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Tuesday, April 26, 2011

Georgetown, SC, charming southern town/

Though this building may not look like much, people were working inside the building cleaning fish.
Many of the ports along the ICW have fishing fleets of varying sizes.
  Georgetown was originally settled in 1526 as the earliest settlement in North America by Europeans. The colonists stayed a short time and the next settlement was in 1670 by the English. As in many other southern cities, indigo became the cash crop from 1745 to 1775.

This house was built in 1903.

After the American Revolution, rice became the staple crop along the rivers and rice plantations were established on the five rivers. By 1840, Georgetown produced nearly half the total rice crop of the US. This wealth produced lovely homes and gracious hospitality that lasted until about 1860. Today, Georgetown is the 2nd largest seaport in South Carolina.

We stayed at the Boat Shed Marina on the Sampit River. We rather enjoy small, friendly marinas. They have only 25 total slips with 5 being transients. (Yes, we are transients.) Ruth and I walked into Georgetown and found a charming downtown along with charming homes from the early 1700's.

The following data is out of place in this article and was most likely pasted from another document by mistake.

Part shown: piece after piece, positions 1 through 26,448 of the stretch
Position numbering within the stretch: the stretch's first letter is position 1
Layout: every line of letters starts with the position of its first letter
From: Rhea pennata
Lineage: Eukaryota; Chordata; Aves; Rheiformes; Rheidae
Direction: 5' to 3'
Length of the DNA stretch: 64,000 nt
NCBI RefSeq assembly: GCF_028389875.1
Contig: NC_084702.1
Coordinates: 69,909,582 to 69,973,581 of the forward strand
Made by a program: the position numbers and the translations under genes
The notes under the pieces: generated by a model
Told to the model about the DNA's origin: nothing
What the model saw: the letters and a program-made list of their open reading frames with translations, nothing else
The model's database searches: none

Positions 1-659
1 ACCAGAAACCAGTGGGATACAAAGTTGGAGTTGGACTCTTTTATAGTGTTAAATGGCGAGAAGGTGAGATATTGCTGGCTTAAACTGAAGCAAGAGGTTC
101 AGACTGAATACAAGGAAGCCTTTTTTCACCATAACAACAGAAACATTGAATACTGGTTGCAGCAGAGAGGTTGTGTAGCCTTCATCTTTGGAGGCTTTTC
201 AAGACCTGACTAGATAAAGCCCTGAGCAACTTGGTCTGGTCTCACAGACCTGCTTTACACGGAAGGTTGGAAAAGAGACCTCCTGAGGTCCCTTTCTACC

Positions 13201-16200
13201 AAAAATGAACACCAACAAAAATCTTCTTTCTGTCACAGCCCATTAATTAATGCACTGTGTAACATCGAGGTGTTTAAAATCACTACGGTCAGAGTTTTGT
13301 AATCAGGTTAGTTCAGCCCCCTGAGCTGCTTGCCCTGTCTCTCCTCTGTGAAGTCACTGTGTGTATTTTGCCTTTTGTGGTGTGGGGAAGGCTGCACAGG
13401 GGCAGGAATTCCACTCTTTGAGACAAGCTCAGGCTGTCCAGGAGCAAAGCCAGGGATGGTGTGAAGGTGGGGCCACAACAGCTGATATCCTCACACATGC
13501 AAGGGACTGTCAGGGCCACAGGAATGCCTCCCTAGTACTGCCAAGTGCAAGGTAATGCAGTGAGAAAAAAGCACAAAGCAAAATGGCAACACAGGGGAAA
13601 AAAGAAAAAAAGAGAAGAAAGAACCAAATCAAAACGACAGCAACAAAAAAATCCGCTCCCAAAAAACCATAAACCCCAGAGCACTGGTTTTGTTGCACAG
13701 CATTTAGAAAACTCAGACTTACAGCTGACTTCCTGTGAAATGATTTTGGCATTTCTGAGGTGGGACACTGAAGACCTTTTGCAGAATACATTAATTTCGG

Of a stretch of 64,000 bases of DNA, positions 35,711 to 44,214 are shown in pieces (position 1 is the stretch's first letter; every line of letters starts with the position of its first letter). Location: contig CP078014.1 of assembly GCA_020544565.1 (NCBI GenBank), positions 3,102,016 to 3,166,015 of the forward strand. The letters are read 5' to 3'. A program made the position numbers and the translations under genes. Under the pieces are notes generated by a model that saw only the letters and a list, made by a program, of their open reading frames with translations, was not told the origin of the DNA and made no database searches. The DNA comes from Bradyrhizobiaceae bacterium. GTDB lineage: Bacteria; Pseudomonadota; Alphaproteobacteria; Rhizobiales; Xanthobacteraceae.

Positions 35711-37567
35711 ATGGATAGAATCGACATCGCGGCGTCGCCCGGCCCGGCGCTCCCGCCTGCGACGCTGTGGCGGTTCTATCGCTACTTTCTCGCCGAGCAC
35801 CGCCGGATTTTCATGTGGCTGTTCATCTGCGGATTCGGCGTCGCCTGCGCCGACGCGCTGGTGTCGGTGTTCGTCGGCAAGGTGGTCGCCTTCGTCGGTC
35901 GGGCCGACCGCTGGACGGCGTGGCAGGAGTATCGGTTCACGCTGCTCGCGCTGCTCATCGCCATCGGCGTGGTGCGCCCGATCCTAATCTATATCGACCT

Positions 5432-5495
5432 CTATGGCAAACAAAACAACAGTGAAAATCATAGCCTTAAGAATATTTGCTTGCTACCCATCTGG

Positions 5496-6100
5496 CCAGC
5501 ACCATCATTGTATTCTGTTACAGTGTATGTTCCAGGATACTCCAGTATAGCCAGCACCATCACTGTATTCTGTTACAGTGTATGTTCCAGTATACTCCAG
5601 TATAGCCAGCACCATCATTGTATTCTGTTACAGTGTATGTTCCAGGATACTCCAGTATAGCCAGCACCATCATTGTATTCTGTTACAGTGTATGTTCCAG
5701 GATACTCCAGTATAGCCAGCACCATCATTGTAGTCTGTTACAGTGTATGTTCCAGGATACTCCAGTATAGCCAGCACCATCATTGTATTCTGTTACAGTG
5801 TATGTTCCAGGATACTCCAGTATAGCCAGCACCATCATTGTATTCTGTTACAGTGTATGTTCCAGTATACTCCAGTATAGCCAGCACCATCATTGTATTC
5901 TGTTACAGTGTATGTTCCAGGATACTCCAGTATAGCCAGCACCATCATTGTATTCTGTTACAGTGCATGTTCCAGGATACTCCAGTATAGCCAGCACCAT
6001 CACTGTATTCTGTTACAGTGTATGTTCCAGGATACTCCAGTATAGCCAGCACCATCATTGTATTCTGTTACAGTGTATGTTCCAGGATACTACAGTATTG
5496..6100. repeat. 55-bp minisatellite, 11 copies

Boat Shed Marina dock. Room for only a few boats.
Jim and Wayne conferring on Jim's stuffing box and Wayne's non-working diesel engine.

Merried with Her and Scopeta, who we have known for some time, were at the neighboring marina and invited us for cocktails. We enjoyed seeing them again and sharing sea stories.
This building is on the dock at the marina. Charming!

Meanwhile, Jim worked on the stuffing box as it is leaking like a faucet and Wayne from High Spirits lost an engine and had to come in one one engine. He changed the fuel filters and cleaned all the lines. Not a pleasant job in the engine room when it is 80 degrees outside. High Spirit has suffered with fuel problems since they started the Loop in Ontario. They even resorted to pumping all the fuel out of the tanks and having the tanks scrubbed while in Snead Island. Apparently there are still issues.

Traveling on the Loop is a constant mechanical project. We truly take it in stride and help each other as much as possible.

On to Myrtle Beach. Weather forecast is for rain and wind. If I were sailing I would say "Great", but when Looping we say "not so great".

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